This article originally appeared in “The Landline,” +972’s weekly newsletter. Subscribe here.
A few days after it became clear that Israelis had elected a far-right, Jewish supremacist government, I spoke to some Palestinian activists at an olive harvest in the occupied West Bank. Despite the grim mood among the left in Tel Aviv, where I live, not a single one of the activists I spoke to showed any sign of depression. Not one of them spoke about leaving the country for Berlin and, more importantly, none of them dreamt of giving up on protests, boycotting Israel, or actively resisting the occupation by other means.
Some of those I spoke with had spent time in Israeli prisons, long before Itamar Ben Gvir arrived on the scene. Some expressed fear that the new government would be worse, while also wondering whether anyone in the international community could now deny that Israel is a fascist state.
On the other hand, it’s not difficult to understand why Ben Gvir’s recent election win raises fears among many Israeli Jews, since until now they have been relatively protected from policies that affect “undesirable” groups, most prominently Palestinians. But before we begin to formulate a broader plan for how to deal with the new government, the left needs to return to basic acts of resistance and solidarity — not only against Ben Gvir, but against Jewish supremacy, colonialism, and apartheid, which were here long before the Otzma Yehudit leader.
We must stand alongside those who will suffer most from his policies, not to “change” or “strengthen the left,” but because trying to stop injustice is the right thing to do. In such an extreme atmosphere, solidarity is a basic — and sometimes the only — step to take.
At least for the foreseeable future, change will not come from the Knesset. That’s why Israeli Jews must take inspiration from direct action groups such as Anarchists Against the Wall, Ta’ayush, and other organizations that have been active against the occupation for more than 20 years.
Whether documenting settler attacks, home demolitions, and daily violence by the army; accompanying shepherds and farmers who face violence and harassment from the army and the settlers; or protesting in solidarity with Palestinians who face expulsion and replacement by settlers, these groups have helped set a precedent for how Jews must stand up against Israeli oppression.
The new government has also made clear its intention to promote conversion therapy and implement other draconian measures against the LGBTQ community, and particularly the trans community. African asylum seekers will also likely be targeted. In these struggles, too, there are organizations which have been fighting for years that need mass support more than ever.
Beyond joining protests or other activities, the left should also adopt a mindset of a persecuted minority, as Israeli scholar Idan Landau put it the day after the election. The Israeli Jews who oppose the occupation and Jewish supremacy are no more than a handful. This is the reality.
In the eyes of many in the Zionist center-left, Netanyahu’s victory, the entry of the Kahanists into the government, and the possibility of the Supreme Court being defanged means the further erosion of supposed liberal values (even if those values exist solely in the minds of those who lost the election), which will bring about a drastic change in their lives. And while it is unlikely that Ben Gvir and Netanyahu will immediately try to cancel Pride parades across the country or close cafes on the Sabbath, many in the liberal camp feel they no longer recognize their country. As new, draconian policies come into effect, this feeling may intensify and bring people into the streets to protest.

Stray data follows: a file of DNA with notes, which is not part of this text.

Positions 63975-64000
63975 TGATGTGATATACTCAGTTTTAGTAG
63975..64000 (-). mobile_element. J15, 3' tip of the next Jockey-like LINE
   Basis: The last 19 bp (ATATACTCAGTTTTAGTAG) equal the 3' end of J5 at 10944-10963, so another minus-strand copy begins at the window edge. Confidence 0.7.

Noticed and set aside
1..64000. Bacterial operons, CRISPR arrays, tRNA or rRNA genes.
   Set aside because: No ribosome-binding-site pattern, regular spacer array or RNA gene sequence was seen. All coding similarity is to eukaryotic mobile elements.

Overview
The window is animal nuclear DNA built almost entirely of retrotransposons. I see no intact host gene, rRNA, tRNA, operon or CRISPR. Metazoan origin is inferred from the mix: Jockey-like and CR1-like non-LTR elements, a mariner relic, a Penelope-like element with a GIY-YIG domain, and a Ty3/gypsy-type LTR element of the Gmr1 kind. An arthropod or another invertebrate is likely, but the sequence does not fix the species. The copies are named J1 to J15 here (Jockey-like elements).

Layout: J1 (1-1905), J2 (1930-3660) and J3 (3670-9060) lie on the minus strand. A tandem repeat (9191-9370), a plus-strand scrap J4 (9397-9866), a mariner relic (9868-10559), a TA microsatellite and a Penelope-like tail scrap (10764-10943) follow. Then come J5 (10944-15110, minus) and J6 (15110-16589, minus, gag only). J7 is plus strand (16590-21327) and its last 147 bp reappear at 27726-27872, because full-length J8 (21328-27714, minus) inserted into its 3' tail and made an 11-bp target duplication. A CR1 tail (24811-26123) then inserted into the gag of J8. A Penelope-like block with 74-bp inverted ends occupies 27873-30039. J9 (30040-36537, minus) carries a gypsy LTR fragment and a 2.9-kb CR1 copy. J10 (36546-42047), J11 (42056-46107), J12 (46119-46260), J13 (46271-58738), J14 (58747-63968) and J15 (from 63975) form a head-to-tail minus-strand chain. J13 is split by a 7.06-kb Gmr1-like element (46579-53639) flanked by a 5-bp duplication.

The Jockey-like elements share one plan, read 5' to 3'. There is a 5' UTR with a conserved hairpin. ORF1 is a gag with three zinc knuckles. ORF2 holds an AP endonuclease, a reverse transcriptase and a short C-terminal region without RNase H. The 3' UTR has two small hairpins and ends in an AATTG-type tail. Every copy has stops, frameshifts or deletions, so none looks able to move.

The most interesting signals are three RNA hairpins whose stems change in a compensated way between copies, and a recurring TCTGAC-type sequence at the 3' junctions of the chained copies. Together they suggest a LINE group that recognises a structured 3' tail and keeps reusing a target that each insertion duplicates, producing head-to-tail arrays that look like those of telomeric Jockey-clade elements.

There is a chance that the new government will be careful not to upset the secular Jewish-Israeli public. Yet we will likely see increased attacks on Palestinian citizens of Israel, as well as an attempt to bar their political representatives from the Knesset. This will start with the disqualification of the Palestinian Balad party in the next election, as well as attacks on Arab local authorities, Palestinian activists on university campuses, and anyone who tries to promote Jewish-Arab partnership on any issue. Vigilante militia groups in the so-called mixed cities will be emboldened to take matters into their own hands, and the unrecognized villages in the Naqab will be targeted under the guise of the “fight against crime.” Teachers and civil servants who deviate from the party line will face increasingly severe punishment.
Faced with this situation, even the decision to leave the country is a legitimate one. A right-wing voter, who celebrated his camp’s victory, told me earlier this week: “If I were your age, I would leave.” But anyone who is forced or chooses to remain should think long and hard about how they intend to resist, and what risks they are willing to take. There is no need to resort to comparisons to Germany in 1933. It is enough to look at what is currently happening to anti-government activists in Turkey, Hungary, or Iran.
Just in the last month, armed settlers threatened to break my camera with an ax and threw stones at me while soldiers looked on. Police officers opened fire at my vehicle when I left the Palestinian village of Nabi Saleh, and members of the “hilltop youth” damaged my car, as well as vehicles belonging to other journalists and activists during the olive harvest in the West Bank. This, of course, is not a new trend, but it is clear that things will only get worse.
Still, in the current reality, every single act of resistance is crucial — and is a reminder for all of us that we’re not alone in the fight.